One perfect example is the UN46F7500 ($2149.99): It's only a hair less fancy than the company's F8000 flagship.
Time in our TV lab produced a startling revelation—the F7500 is a better choice than the priciest series. In fact, this TV bests most of the year's LCD line-up in picture quality, and trounces almost all of them in extra features.
This TV needs to eat something.
Look! There on your TV stand! Is it a spider's silken thread? Is it an uncooked spaghetti noodle? Nay: It's the F7500, in all its hyper-thin glory. Samsung tries very hard to build TVs that are breezy and stylish—monitors, too. In my opinion, the UN46F7500 is one machine that is pleasing to look upon.
The F7500's panel sits upon an X-shaped base, one Samsung calls the Quad Stand—and like the lower-tier models, it's made of a cheap plastic attempting to pass as silver. Forget about how your Victorian-era neighbors would disapprove—at least it looks fancy.
Like Daddy Samsung's other high-end telechildren, the F7500 is equipped with four HDMI inputs and three USB ports. A component/composite splitter is included in the TV's accessory kit, alongside the power cord, cable ties, IR blaster, four pairs of 3D glasses, and the Smart Touch Remote—a short, gray wand that's the perfect companion to Samsung's smart TVs.
The most striking aspect of the F7500's design is its almost complete lack of bezels, which drew appraising stares from my tech-savvy coworkers. I was also pleased to discover the TV's top-mounted camera: Like the flagship, the F7500 supports motion commands.
All in all, the F7500 is well-designed. It's lightweight and slim, plus assembly is a no-brainer; the ports and controls are easy to find, and it swivels too. While its attractiveness is obviously a subjective point, we think the looks live up to the price tag for this one. Just be careful if you've got kids: Like most expensive things, this TV is fragile.
The second-most fancy TV you can realistically afford.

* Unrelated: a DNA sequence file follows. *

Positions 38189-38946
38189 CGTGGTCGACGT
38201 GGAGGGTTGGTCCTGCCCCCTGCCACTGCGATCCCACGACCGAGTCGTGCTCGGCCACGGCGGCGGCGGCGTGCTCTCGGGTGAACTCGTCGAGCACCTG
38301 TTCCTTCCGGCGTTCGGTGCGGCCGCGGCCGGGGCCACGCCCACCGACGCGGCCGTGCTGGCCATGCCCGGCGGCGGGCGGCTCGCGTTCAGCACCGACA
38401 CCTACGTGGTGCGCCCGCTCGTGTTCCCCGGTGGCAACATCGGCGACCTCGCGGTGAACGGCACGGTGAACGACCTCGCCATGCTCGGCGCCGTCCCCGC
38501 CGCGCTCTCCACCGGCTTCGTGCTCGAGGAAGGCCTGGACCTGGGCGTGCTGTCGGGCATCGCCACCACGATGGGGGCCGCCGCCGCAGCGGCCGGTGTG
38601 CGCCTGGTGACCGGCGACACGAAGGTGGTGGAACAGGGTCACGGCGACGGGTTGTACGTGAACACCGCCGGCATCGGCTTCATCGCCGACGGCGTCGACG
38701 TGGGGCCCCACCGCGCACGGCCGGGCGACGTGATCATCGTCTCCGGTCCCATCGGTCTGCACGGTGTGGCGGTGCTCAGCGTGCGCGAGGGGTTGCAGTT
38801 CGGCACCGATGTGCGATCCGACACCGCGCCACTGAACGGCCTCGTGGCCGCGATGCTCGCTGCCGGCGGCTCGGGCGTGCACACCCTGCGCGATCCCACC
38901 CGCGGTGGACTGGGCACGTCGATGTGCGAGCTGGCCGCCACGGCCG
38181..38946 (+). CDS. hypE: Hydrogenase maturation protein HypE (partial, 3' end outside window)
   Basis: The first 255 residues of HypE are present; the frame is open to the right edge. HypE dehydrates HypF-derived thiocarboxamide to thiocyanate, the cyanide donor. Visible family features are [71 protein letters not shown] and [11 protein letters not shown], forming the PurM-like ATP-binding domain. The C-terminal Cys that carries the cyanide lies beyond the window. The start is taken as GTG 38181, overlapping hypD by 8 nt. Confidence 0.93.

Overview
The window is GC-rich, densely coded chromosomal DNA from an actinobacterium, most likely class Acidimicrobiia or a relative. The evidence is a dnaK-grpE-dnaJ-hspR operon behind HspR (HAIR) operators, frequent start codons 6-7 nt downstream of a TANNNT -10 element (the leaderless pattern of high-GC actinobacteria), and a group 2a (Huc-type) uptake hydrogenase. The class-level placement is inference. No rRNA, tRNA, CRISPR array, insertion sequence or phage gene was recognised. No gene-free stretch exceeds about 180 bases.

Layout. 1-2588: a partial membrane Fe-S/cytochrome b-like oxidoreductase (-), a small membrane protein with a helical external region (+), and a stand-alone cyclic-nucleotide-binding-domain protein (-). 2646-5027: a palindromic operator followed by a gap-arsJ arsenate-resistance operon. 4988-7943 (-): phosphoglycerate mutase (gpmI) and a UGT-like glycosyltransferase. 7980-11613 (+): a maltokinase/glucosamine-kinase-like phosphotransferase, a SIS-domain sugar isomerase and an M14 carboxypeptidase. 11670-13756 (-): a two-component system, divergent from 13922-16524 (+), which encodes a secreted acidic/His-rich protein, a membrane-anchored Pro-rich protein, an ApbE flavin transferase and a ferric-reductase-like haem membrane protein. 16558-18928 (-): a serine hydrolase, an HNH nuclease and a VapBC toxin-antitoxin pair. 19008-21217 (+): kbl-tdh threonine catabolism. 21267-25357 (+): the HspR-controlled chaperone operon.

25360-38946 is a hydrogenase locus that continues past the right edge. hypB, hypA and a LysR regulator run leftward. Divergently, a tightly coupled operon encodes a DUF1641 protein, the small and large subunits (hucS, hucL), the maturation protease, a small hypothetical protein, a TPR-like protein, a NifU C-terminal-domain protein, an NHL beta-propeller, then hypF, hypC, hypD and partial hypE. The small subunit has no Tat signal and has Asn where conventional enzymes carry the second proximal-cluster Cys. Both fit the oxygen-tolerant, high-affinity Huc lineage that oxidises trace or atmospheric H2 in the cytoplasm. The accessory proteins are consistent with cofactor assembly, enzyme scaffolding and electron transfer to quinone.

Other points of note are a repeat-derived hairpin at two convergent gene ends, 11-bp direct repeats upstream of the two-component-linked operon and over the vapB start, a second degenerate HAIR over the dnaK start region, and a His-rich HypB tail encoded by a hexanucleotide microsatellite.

We were wowed by Samsung's F8000 flagship back in April, but gawked at its arm-and-a-leg price tag. The F7500 is on the same page in terms of fancy features—and it won't cost you your appendages.
The UN46F7500 is smart, 3D, and tooled with Samsung's top panel components: quad-core processing, Micro Dimming Pro, Smart Interaction 2.0, and a 960 Clear Motion Rate.
Like most of the company's high-end lineup, the F7500 can use its included IR blaster to integrate a user's cable or satellite content right into Samsung's smart platform, the Smart Hub—this is probably the best internet TV feature ever, or at least a huge improvement over traditionally ugly cable menus.
You can use voice and motion commands via the remote's built-in microphone—and your flailing appendages—to sort, search, and select from tons of streaming content, apps—even a decent browser. Want the full Smart Hub breakdown? Click here.
Outside of smart features, one thing you're definitely paying for is the TV's quad-core processor, which works to handle streaming, app functionality, and background downloads quickly and quietly. Most smart TVs have better processors than their more dunce-like counterparts, but they still get sluggish from time to time. The F7500 is pretty stout in this regard, though—feel free to throw a lot at it.
Another feature behind the price tag? Micro Dimming Pro. LCDs use a feature called micro dimming to control independent zones of LEDs, and it's expensive to engineer. The goal is to achieve more precision in black areas of the screen, which bolsters the overall picture quality. Fortunately for we the people, this pricy pointillism actually works, and is a valuable addition to the panel's performance.
Last but not least, the F7500's 960 CMR, which is an arbitrary number that Samsung assigns to its LCDs. For reference, the F8000's is 1200, the F6800's is 600, and the F6300's is 240. While they might seem like marketing bunk, my experience has been that these motion ratings are telling estimates of a TV's abilities—you'll hear about the F7500's in the next section.
Exceptional picture quality
Lab tests and subjective observation have proven that the UN46F7500 is well worth its price. Decent black levels, searing white levels, smooth motion, and highly accurate colors cement this LCD as one of the year's best. A below-average total viewing angle is its only real drawback.
First, this TV's dynamic flexibility is quite impressive. Its peak light output is—for lack of a better word—ridiculous, but it still maintains acceptable black levels at the same time. Gamma controls ensure that the F7500 flourishes in both very dim theater lighting and bright, sunlit rooms. A setting called Cinema Black darkens the black bars present in 4:3 and widescreen playback, and Black Tone works to suppress and equalize shadow tones during pitch-black viewing.
Samsung's claim of a 960 CMR (Clear Motion Rate) is perfectly founded. The UN46F7500 handles motion beautifully, even without its Auto Motion Plus or backlight scanning options enabled. Unassisted motion sequences showcase a slight blur—hardly noticeably—but it's immediately cleared up with assistance turned on. With such a high peak white level, the dimming caused by the backlight scanning function is barely a concern, either.